tumoral mitoses were quantified at approximately
12 mitoses/mm2. A melanoma clinical stage of IIB T4a
N0 M0 was established following workup. IHC stain
shown diffusely positive, membranous and cytoplasmic
staining was noted on the tumor cells on review of
the S-100, Mart-1/Melan A/CD63, PNL2, HMB45 and
tyrosinase special stains. Focally positive, membranous
and cytoplasmic staining was noted on these cells on
review of the Cyclin D1 and p53 special stains. Tumoral
dermal lymphatic invasion and tumoral lymphatic
angiogenesis were appreciated on review of the D2-
40, Von Willembrand, CD31 and CD34 special stain
[Figure 1]. Around the central tumor mass, tyrosinase,
PNL2, PCNA, and HMB-45 were focally positive as
single cells, and nests of cells. Topoisomerase II alpha
was well as p53, Cyclin D1 and BRCA1 were also focally
positive in areas immediately surrounding the tumor
[Figure 1]. Bromodeoxyurine was negative within
the tumor but positive in one spot in the “normal”
epidermis above the tumor. Staining for CD8, CD45,
and myeloid histoid antigen were positive around
and between the melanoma cells. p27 and IMP3
were negative within the tumor. Metastatic staging
workup included a chest radiograph and positron
emission tomography/computed tomography (PET/
CT) scan; both failed to demonstrate tumoral masses.
Serum lactate dehydrogenase was within the normal
range. The patient underwent lymphoscintillography
using Tc99-m sulfur colloid on the day of surgery,
highlighting three sentinel nodes in the right axilla.
Axillary sentinel node biopsies were negative for
metastatic disease by S-100 and Mart-1/Melan A/
CD63 staining, and no residual melanoma disease to
be present in the right forearm.
Discussion
Our case was challenging, bringing together a
multidisciplinary group of physicians to study and
treat the clinical, immunopathological and radiological
features of this dermal melanoma mass. The (1) lack of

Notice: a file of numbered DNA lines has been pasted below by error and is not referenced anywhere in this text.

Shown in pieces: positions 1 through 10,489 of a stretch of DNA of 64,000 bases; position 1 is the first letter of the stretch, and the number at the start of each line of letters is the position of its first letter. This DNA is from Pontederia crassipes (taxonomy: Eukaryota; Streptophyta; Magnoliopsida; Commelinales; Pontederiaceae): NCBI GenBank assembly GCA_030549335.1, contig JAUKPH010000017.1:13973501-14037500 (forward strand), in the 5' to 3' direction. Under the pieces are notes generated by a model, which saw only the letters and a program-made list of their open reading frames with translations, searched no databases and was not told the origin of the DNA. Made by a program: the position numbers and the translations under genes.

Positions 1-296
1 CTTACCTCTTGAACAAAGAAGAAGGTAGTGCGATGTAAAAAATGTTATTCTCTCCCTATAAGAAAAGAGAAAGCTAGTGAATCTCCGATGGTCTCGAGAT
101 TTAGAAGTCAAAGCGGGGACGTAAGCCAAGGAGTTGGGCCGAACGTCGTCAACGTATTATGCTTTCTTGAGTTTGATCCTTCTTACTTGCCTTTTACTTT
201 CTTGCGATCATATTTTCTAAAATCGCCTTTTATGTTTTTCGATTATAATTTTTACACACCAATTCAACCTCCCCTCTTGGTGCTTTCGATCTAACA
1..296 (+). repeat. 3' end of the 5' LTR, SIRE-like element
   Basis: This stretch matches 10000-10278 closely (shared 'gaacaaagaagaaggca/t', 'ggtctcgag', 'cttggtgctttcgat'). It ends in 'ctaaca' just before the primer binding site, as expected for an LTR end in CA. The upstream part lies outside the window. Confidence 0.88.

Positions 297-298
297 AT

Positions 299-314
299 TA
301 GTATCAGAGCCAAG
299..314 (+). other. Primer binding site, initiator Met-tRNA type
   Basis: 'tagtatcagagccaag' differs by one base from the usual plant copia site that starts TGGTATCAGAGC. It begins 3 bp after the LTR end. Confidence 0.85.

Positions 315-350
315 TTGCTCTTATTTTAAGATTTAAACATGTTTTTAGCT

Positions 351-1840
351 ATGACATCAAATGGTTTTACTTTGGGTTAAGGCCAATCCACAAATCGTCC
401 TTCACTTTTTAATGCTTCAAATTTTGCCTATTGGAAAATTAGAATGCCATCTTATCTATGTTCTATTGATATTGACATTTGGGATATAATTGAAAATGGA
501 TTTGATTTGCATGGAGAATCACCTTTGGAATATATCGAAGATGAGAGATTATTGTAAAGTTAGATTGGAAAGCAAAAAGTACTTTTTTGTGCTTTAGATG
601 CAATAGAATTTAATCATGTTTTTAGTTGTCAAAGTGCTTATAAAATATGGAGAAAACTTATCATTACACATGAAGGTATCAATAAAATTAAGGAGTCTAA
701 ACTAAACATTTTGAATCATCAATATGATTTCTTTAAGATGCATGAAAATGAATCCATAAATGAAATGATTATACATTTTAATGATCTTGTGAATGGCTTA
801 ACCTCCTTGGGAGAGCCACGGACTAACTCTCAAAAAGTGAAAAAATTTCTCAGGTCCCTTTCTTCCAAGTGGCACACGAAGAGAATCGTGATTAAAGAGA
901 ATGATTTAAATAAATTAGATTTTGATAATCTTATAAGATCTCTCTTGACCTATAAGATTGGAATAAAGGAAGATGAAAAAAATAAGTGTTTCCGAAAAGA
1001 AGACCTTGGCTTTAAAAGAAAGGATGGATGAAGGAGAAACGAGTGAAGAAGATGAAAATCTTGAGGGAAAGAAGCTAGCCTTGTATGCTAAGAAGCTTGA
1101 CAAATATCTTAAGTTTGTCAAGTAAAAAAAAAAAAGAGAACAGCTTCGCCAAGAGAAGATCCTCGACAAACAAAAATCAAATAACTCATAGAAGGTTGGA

any apparent metastatic tumor primary site, (2) lack of
disease within junctional melanocytes of suprajacent
Figure 1: Shows the H and E, as well as some positive IHC staining of the melanoma as well as the cells around the tumor. Upper column left
to right: Positive Mart 1, CD45, and CD8 (dark staining). Lower column left to right: Positive S-100, PNL2 and H and E staining
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Velez, et al.: T cells in metastatic melanoma
skin above the tumor, and (3) the presence of CD8, CD45
and myeloid histoid antigen positive cells surrounding
the tumor cells represented unusual case features. The
dermal foci suggestive of tumoral vascular and lymphatic
invasion favored a clinical diagnosis of metastatic
melanoma over that of primary dermal melanoma.[4-7]
Our findings represent novel discoveries in the immune
response in situ and may suggest that the spontaneous
immune response we detected could already attack and
destroy the primary melanoma that we were unable
to find. This may explain why no primary distant site
melanoma was found despite extensive studies.
As noted, we found positive staining with CD8/CD45
and myeloid histoid antigen antibodies surrounding
tumor cells, forming a silhouette-shadow pattern
relative to the melanoma cells. We are not sure if this
staining pattern could be related to previously reported
cannibalism of live lymphocytes by human metastatic
(but not primary) melanoma cells.[8,9] Such cannibalism
has been described in other malignant tumors; its
biological significance is still largely unknown. Further,
possible cannibalism of melanoma cells by CD8, CD45
and myeloid histoid antigen positive cells has never
been documented in primary malignant melanoma.
These IHC findings created arabesques figures to form
a “shadow” and/or “silhouette”. More cases need
to be studied to better understand our documented
phenomenon.
We conclude that it is possible that in some metastatic
melanomas can occur some type of in vivo recruitment
of immune cells including CD45/CD8 and myeloid
histiocytic antigen cells and plasma cell antibody cells
that may represent a specific type of immune response
against this tumor, and this may lead to the potential of
a systemic and or local therapeutic response.
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How to cite this article: Abreu-Velez AM, Howard MS, Pereyo NY,
Delman KA, Mihm MC, Rizzo M. CD45/CD8 myeloid histioid antigen and
plasma cell antibody immune response in a case of malignant melanoma.
North Am J Med Sci 2012;4:507-9.
Source of Support: Nil. Conflict of Interest: None declared.
North American Journal of Medical Sciences | October 2012 | Volume 4 | Issue 10 |